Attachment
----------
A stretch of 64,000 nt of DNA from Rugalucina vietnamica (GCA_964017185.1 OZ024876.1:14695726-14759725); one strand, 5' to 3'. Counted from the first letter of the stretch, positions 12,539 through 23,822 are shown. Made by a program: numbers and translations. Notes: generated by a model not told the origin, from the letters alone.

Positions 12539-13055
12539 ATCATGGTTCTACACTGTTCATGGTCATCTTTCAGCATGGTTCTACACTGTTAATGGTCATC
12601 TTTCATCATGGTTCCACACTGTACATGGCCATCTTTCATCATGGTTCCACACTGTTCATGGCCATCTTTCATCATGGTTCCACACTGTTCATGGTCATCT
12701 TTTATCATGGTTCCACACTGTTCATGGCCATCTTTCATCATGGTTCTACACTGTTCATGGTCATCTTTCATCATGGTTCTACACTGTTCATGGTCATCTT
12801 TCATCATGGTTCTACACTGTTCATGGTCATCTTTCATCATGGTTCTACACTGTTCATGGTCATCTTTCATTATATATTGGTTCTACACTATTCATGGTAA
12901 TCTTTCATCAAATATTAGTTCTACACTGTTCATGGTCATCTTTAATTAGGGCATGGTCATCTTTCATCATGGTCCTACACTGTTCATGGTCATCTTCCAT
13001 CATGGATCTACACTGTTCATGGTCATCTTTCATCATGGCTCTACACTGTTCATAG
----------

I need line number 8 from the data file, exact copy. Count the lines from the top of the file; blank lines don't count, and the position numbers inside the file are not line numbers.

13001 CATGGATCTACACTGTTCATGGTCATCTTTCATCATGGCTCTACACTGTTCATAG